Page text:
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You can use Group Policy to control that as well. Seems like Active Directory would be used in a school with a lot of PC's so if it is, look at using the GPO's to shut down access for the student logins. Also turn off regedit capability so they can't alter the setting by changing the registry entry.
there are ways around it, but it takes a lot more know how than I suspect you are dealing with there...
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Old 01-20-2005, 04:05 PM   #8 (permalink)
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"You can use Group Policy to control that as well. Seems like Active Directory would be used in a school with a lot of PC's so if it is, look at using the GPO's to shut down access for the student logins."

This could be utilized in the Computer Labs, in which the students have their own IDs. However, when they go to another teacher's classroom, the teacher is logged in as well, and most students can sweet talk to the teacher into their administrative privileges.

"there are ways around it, but it takes a lot more know how than I suspect you are dealing with there..."

Good point. Then again, they are smart enough to look up loopholes on the internet. I'm only 21, so I'm still "in touch" with the state of mind, I guess.
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Old 01-20-2005, 04:11 PM   #9 (permalink)
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that's right, they can google it and spend a few days trying this and that till it works.... at which point they have very much violated even the most slack of wavers they may have signed and are def. busted as the ip addresses are logged and user ID can be traced... then it's up to the administration to make an example out of the first little hacker you catch... just like they did to... umm a friend, of mine who thought he was that smart back in the day... it was nothing like what you're dealing with, we were simply changing a few things around in win95 and win98... wow, are we getting that old? i'm only 22, so i know what you mean "in touch"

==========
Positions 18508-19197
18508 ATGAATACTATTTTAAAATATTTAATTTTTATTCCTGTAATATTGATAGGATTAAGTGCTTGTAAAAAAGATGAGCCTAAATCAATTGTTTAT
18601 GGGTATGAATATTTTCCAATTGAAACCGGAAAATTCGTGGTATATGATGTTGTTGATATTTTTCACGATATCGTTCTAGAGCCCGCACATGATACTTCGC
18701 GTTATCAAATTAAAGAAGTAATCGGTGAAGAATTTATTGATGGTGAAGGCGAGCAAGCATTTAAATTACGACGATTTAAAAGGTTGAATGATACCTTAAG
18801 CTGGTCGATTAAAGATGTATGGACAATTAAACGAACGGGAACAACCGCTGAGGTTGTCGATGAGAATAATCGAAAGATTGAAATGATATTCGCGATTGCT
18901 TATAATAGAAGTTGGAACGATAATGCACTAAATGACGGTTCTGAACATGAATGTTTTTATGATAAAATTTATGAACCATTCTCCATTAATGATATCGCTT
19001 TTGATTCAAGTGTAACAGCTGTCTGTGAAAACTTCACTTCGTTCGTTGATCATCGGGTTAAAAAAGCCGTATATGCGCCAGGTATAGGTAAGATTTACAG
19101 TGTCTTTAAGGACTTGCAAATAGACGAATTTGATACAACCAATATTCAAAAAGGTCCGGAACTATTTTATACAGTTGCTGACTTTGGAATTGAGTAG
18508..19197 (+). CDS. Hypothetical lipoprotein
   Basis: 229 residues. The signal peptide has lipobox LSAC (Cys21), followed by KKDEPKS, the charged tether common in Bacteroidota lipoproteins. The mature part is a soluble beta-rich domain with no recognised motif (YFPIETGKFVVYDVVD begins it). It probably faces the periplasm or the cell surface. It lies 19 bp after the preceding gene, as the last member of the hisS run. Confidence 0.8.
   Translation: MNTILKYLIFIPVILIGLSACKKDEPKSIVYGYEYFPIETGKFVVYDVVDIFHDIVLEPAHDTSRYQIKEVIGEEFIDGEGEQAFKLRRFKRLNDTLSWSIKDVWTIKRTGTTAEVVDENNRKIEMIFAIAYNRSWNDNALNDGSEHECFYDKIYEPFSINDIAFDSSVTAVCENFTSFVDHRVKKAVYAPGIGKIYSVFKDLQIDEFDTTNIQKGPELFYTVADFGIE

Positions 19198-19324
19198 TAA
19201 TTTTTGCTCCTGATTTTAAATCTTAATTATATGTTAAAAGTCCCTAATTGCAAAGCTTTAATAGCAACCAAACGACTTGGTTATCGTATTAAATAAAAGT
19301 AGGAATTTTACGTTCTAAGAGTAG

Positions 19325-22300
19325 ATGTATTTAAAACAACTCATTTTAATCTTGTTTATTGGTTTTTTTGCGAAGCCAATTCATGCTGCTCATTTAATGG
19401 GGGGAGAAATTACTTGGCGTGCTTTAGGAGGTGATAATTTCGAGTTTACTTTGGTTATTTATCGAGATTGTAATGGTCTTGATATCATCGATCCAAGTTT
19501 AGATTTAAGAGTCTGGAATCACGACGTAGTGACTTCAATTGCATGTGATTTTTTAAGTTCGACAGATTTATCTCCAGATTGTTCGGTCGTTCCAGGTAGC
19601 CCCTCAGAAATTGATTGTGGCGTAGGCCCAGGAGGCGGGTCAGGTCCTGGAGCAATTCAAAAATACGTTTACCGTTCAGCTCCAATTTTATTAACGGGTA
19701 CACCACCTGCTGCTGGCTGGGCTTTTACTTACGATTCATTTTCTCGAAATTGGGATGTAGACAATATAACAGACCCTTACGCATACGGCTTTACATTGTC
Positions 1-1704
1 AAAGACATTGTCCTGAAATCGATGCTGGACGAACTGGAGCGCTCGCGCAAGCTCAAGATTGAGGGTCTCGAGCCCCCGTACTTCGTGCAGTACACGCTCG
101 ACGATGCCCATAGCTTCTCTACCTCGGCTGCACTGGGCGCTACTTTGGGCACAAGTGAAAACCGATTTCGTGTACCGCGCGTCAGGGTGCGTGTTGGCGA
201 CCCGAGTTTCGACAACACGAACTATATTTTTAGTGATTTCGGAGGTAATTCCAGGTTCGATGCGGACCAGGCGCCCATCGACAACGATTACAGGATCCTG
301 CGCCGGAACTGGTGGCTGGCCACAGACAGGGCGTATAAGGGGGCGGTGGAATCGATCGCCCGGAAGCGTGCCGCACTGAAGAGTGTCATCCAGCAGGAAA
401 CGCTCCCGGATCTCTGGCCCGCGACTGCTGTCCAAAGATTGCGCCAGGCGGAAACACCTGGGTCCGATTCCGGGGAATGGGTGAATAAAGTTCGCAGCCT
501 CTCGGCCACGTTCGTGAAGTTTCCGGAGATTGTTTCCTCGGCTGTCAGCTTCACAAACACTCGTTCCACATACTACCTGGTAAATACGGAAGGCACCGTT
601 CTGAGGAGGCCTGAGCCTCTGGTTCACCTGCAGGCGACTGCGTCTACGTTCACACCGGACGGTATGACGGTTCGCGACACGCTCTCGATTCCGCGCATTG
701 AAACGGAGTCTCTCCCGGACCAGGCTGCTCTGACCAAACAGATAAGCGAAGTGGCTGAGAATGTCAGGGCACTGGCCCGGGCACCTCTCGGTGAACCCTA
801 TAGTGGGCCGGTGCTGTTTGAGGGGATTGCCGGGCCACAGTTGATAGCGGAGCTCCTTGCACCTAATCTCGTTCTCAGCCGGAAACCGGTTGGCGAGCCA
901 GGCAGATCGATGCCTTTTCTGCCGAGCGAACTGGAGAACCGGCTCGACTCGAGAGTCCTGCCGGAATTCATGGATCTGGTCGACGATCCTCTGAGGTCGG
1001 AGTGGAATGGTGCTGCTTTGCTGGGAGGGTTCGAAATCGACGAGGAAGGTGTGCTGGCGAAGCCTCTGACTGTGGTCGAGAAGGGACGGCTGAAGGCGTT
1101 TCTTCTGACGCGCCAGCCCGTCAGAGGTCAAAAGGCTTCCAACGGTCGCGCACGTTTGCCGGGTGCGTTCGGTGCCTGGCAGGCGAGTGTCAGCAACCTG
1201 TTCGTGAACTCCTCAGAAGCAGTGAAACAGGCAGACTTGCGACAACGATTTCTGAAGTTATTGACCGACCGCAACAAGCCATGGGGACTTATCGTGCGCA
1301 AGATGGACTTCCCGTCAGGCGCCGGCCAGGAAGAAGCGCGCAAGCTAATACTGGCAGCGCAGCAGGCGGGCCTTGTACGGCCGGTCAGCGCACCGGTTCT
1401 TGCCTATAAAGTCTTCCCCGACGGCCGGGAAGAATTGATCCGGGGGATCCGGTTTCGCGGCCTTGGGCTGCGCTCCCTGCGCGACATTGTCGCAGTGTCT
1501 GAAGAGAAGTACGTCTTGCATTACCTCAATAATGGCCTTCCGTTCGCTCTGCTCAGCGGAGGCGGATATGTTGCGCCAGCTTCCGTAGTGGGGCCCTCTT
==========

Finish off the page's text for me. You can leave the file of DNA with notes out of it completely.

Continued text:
pardon if i'm not to simpathetic with them, i spend most of my time trying to outsmart people like that all day... the ones that want to bend the rules and walk on the wild side, wanabe ubergeeks...
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Old 01-20-2005, 04:30 PM   #10 (permalink)
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"at which point they have very much violated even the most slack of wavers they may have signed and are def. busted as the ip addresses are logged and user ID can be traced... then it's up to the administration to make an example out of the first little hacker you catch..."

Exactly. With all this feedback, my boss and I have decided to write up a little "notice" that they are, in fact, in direct violation of the district's computer use policy rule "Computers are to be used for educational purposes only."
I definitely don't want to punish them (there are a handful of kids, but just this one in particular is a little brat about it). The other remotes in a plays his music.
We'll just give a warning that they are in defiance of the rules and if they are seen doing this particular thing again, they will be punished.

I do know that kids go to the library in their free time to play games, this is understandable. I don't really want to be "pot meet kettle" about this, but you really don't need to be using the RDC at school...

Thanks for all the comments! This board isn't as unpopulated as I thought.